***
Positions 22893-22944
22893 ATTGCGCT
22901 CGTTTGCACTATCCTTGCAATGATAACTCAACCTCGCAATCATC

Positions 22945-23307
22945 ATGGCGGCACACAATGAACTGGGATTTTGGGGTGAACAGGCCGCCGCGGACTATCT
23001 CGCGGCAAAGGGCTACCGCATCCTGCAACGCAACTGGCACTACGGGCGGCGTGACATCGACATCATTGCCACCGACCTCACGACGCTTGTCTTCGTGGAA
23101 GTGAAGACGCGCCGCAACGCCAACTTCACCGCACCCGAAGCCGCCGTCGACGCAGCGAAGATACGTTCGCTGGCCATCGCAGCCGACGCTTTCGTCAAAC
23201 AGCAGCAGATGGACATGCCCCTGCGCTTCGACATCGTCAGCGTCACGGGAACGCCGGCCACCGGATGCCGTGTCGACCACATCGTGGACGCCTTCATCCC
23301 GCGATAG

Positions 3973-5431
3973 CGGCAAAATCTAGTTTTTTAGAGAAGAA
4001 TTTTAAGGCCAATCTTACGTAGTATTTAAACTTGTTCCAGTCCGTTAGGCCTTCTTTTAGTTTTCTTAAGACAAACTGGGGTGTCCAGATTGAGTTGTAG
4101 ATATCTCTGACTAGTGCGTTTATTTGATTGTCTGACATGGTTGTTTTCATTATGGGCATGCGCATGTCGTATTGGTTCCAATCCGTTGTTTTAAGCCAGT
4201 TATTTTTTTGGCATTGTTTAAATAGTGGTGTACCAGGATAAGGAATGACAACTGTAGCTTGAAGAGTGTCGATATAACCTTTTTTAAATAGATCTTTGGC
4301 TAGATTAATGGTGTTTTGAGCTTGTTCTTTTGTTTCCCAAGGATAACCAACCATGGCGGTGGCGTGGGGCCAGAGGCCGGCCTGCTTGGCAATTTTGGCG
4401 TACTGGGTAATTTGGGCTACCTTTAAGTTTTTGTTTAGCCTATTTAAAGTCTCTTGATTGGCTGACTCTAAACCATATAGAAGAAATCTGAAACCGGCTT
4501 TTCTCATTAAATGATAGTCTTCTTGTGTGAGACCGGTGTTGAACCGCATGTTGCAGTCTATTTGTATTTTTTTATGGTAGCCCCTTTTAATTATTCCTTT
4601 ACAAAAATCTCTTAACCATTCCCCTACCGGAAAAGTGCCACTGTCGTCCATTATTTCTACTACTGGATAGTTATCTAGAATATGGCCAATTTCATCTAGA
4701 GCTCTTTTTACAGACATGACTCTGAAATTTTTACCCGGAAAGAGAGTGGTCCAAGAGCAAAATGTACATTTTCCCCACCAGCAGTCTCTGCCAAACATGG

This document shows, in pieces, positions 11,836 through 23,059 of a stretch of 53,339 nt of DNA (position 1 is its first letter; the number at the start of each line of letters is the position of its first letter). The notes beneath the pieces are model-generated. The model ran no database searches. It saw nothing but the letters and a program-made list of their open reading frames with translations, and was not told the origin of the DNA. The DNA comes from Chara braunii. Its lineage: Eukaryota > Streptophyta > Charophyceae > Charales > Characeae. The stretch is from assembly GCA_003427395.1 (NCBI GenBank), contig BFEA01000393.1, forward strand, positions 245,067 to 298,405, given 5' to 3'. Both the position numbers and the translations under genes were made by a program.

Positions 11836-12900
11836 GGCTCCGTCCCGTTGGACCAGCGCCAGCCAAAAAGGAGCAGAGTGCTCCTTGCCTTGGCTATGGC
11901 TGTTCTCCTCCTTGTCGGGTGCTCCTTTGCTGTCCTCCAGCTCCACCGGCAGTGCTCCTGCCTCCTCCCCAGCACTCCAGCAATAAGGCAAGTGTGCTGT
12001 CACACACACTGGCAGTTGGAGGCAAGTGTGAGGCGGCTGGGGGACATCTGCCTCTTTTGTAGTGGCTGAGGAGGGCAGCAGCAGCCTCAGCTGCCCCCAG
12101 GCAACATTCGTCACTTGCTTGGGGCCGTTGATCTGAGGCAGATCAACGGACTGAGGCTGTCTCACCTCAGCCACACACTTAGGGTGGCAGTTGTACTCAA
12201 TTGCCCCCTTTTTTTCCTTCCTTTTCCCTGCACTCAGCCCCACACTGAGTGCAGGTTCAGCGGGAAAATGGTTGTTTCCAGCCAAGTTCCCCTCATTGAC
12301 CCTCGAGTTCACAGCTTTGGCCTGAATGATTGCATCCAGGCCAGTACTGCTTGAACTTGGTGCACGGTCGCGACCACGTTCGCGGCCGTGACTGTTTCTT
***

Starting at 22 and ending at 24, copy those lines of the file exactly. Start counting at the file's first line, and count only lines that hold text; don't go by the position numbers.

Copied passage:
11836 GGCTCCGTCCCGTTGGACCAGCGCCAGCCAAAAAGGAGCAGAGTGCTCCTTGCCTTGGCTATGGC
11901 TGTTCTCCTCCTTGTCGGGTGCTCCTTTGCTGTCCTCCAGCTCCACCGGCAGTGCTCCTGCCTCCTCCCCAGCACTCCAGCAATAAGGCAAGTGTGCTGT
12001 CACACACACTGGCAGTTGGAGGCAAGTGTGAGGCGGCTGGGGGACATCTGCCTCTTTTGTAGTGGCTGAGGAGGGCAGCAGCAGCCTCAGCTGCCCCCAG